November 18, 2019

Is Impeachment Ahead for Donald Trump?

WASHINGTON, DC - OCTOBER 07: U.S. President Donald Trump speaks during an event where U.S.-Japan trade agreements were signed at the White House on October 7, 2019 in Washington, DC. President Trump also spoke about the U.S. Southern Border, Syria, and the current impeachment inquiry in the House of Representatives. (Photo by Mark Wilson/Getty Images)

As written by Finley Peter Dunne in 1895, fictional philosopher Mr. Dooley once asserted “politics ain’t beanbag.” This means the lives of politicians on and off the campaign trail will be rough — but it’s to be expected.

Modern U.S. elections feature gerrymandered districts, dark money campaign donations, vote harvesting and “deep fake” videos. Supreme Court judicial nominations are occasions to defeat (Reagan nominee Robert Bork), deny (Obama nominee Merrick Garland) or destroy (Trump nominee Brett Kavanaugh) federal judges.

Now, the permanent partisan war rooms in Washington, D.C., have simply shifted to a new battleground.

So will President Donald Trump be impeached? 

Of course, he will.

Trump’s upset victory over Hillary Clinton in 2016 was likely to result in his impeachment after the Democrats gained the majority in the House. Acquittal in the Republican-controlled Senate is virtually assured, as well.

Trump, an outsider businessman seeking to “drain the swamp” and take on “the deep state” has infuriated his opposition with his tone and style, even more than his policy agenda. The Washington Post reported the first calls to impeach on Inauguration Day, Jan. 20, 2017, based on conflict-of-interest claims. Reps. Al Green and Brad Sherman launched a formal House resolution seeking articles of impeachment that same year.

FBI and congressional investigations into alleged Russian collusion progressed for the next two years. Special Counsel Robert Mueller’s final report found no underlying criminal conspiracy, but raised serious issues of obstruction of justice.

Trump’s July 25, 2019, phone call with Ukrainian President Volodymyr Zelensky sparked whistleblower concerns of self-dealing. The whistleblower was accused, in unconfirmed reports, to be a longtime partisan staffer associated with former Vice President Joe Biden, CIA Director John Brennan, and the Democrat National Committee (DNC).

Zelensky claims he wasn’t directly asked, as a condition of receiving U.S. military aid, to investigate potential corruption by Biden’s son Hunter (who once was on the board of a Ukrainian energy company).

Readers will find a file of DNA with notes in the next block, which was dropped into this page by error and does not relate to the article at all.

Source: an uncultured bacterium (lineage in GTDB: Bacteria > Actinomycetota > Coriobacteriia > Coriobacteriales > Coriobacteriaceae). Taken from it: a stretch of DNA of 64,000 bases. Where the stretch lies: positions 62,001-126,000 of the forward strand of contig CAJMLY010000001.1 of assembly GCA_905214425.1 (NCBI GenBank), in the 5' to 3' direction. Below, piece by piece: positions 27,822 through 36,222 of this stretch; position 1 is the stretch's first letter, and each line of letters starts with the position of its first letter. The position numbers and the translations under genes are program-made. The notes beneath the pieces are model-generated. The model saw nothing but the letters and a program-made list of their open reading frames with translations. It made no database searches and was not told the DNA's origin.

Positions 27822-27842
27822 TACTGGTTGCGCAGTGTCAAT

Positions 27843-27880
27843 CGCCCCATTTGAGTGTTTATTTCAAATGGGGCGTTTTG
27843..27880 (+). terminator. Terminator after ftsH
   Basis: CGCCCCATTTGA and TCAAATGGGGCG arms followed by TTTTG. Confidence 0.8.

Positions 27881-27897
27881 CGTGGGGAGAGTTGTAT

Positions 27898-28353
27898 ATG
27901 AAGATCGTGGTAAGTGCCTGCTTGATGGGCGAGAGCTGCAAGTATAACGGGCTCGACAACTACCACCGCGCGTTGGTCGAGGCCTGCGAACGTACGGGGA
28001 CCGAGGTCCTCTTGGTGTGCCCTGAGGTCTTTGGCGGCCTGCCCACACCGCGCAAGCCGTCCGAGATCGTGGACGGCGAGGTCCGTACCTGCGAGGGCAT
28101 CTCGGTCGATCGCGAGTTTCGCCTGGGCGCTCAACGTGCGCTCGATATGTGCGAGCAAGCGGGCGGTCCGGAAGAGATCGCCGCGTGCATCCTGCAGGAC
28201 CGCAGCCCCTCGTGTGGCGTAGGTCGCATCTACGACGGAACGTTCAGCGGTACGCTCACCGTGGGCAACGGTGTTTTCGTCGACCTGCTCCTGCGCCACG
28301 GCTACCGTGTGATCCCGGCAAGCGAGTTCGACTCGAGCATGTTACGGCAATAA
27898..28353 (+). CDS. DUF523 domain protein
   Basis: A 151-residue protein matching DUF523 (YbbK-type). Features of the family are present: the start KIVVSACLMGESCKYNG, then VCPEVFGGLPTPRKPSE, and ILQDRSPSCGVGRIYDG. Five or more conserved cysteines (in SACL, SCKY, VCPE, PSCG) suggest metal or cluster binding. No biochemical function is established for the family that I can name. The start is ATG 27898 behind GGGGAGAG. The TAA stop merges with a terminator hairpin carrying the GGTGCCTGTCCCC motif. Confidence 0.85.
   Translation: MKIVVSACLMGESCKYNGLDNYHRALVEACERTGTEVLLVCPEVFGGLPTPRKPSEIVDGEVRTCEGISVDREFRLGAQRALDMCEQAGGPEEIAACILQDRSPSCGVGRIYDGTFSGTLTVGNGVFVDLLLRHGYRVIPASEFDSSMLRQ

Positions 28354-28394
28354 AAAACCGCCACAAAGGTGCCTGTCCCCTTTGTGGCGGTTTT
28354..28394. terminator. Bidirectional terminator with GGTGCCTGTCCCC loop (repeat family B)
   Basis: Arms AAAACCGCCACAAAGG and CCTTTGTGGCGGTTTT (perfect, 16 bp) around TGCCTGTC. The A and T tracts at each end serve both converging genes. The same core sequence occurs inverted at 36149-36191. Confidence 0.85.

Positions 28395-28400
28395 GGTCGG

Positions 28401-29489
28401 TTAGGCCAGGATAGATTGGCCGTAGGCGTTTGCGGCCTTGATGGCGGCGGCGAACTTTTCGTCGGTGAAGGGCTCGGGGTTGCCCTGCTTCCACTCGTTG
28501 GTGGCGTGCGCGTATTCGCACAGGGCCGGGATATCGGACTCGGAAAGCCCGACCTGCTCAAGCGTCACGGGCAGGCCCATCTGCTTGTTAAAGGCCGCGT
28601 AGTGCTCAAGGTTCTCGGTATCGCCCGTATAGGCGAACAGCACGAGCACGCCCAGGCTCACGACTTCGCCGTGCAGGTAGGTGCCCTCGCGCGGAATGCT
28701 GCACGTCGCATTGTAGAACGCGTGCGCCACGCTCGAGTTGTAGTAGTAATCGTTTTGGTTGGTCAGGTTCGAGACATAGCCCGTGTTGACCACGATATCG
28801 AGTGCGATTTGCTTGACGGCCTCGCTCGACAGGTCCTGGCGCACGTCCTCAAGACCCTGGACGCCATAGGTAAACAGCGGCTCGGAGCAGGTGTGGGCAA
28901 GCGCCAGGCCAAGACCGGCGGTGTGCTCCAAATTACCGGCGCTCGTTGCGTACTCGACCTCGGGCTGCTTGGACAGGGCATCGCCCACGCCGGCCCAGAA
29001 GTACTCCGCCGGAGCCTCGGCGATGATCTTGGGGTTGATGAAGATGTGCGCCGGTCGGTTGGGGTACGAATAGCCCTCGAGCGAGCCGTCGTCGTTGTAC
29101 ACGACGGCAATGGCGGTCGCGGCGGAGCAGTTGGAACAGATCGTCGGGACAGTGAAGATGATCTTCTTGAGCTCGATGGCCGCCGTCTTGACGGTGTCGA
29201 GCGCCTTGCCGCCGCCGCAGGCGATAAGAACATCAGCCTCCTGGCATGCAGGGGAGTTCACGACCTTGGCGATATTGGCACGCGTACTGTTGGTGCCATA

The Obama administration had held up approximately $1 billion in aid because of corruption in Ukraine and Trump claimed Biden had bragged about deterring Ukrainian prosecutors from examining his son’s activities.  

After continuing to withhold monetary aid and complaining that Europeans were not contributing to Ukraine’s defense against Russia, the administration did release $391 million in aid in September 2019.

Rep. Adam Schiff has been holding witness hearings to investigate alleged abuse of power by Trump in seeking personal or political advantage by asking Zelensky “for a favor.” There also are concerns the original Ukraine tapes were “doctored.”

Trump’s upset in 2016 was likely to result in his impeachment after the Democrats gained the majority in the House. 

The GOP has vociferously complained these to-date “secret hearings” lack due process and fair play, and deny presidential counsel, cross-examination of witnesses or GOP subpoenas.

Trump’s supporters accused Democrats of selective leaks to partisan media organizations as part of a strategy to create a narrative of impeachable offenses rising to “treason, bribery, or other high crimes and misdemeanors.”   

On Oct. 31, 2019, Democrats passed a party-line vote absent of any GOP support to move forward with a formal impeachment inquiry. Impeachment purposefully is difficult, requiring a majority vote in the House and a two-thirds vote of conviction in the Senate.

The case against Trump ultimately is a political claim of abuse of power, untrustworthiness and unfitness for office.

Once impeached and acquitted, Trump’s ultimate political fortunes and historical reputation will rise or fall when the American public asserts its voice and vote in 2020. n


Larry Greenfield is a fellow of the Claremont Institute for the Study of Statesmanship and Political Philosophy.